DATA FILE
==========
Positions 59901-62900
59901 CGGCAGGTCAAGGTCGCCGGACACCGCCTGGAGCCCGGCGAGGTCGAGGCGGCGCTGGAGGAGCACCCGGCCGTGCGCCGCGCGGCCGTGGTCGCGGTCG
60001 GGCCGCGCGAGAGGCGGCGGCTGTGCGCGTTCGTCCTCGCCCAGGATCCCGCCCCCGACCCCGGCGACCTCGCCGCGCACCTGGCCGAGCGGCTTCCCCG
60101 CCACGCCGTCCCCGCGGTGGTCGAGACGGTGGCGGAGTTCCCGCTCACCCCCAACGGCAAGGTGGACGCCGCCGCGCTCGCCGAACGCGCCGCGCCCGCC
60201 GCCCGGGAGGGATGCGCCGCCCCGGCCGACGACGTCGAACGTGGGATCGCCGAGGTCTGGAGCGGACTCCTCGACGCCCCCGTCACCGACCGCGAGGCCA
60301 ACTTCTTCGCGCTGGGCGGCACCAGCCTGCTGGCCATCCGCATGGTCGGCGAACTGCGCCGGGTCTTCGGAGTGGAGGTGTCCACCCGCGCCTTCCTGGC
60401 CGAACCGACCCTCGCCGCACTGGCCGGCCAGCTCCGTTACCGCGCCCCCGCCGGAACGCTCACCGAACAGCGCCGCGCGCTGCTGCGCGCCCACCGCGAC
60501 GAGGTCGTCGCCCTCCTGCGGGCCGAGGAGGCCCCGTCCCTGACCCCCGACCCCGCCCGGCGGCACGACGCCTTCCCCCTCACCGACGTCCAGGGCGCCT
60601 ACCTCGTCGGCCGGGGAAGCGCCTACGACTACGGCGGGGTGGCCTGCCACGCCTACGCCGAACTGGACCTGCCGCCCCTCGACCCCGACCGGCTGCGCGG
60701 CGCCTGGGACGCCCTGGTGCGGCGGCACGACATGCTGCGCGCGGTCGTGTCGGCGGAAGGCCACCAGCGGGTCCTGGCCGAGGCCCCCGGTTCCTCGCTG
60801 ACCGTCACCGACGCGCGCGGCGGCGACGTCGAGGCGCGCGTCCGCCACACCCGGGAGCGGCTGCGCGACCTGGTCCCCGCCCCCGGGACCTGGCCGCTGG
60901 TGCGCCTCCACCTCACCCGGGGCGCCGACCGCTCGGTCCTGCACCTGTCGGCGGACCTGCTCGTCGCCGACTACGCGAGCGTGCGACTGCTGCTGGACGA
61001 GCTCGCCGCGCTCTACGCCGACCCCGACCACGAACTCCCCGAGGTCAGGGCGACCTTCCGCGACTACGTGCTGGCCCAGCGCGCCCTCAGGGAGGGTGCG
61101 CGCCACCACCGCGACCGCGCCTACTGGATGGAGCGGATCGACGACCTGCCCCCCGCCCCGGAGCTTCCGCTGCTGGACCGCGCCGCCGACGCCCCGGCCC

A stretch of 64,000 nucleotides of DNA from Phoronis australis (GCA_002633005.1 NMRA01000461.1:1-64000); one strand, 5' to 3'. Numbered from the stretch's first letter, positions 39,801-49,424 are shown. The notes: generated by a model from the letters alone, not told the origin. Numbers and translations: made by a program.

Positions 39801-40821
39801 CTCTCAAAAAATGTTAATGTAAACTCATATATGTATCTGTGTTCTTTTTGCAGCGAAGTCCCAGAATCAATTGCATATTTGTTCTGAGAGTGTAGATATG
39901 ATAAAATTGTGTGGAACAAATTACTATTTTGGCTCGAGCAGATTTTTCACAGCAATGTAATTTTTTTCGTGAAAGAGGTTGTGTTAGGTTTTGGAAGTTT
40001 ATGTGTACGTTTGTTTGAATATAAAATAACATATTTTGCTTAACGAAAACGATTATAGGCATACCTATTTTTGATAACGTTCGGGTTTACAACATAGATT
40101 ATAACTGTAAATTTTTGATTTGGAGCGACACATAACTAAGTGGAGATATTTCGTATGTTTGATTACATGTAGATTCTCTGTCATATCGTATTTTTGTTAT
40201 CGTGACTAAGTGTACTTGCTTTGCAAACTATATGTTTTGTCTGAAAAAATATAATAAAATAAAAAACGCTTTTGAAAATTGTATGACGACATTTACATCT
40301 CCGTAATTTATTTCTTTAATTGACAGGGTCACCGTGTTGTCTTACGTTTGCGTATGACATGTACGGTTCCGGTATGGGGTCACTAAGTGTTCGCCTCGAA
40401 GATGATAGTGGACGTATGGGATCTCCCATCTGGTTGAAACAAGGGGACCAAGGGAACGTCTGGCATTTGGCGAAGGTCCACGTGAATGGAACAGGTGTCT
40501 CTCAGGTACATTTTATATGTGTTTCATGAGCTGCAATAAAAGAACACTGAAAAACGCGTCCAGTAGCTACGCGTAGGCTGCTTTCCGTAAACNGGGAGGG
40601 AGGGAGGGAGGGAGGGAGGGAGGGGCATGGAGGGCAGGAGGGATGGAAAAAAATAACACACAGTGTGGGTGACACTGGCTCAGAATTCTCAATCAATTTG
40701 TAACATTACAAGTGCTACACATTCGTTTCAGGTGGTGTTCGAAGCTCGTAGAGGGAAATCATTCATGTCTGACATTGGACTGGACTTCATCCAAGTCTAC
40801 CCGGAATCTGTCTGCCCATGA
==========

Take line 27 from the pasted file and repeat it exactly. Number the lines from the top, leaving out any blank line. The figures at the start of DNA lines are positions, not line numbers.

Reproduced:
40801 CCGGAATCTGTCTGCCCATGA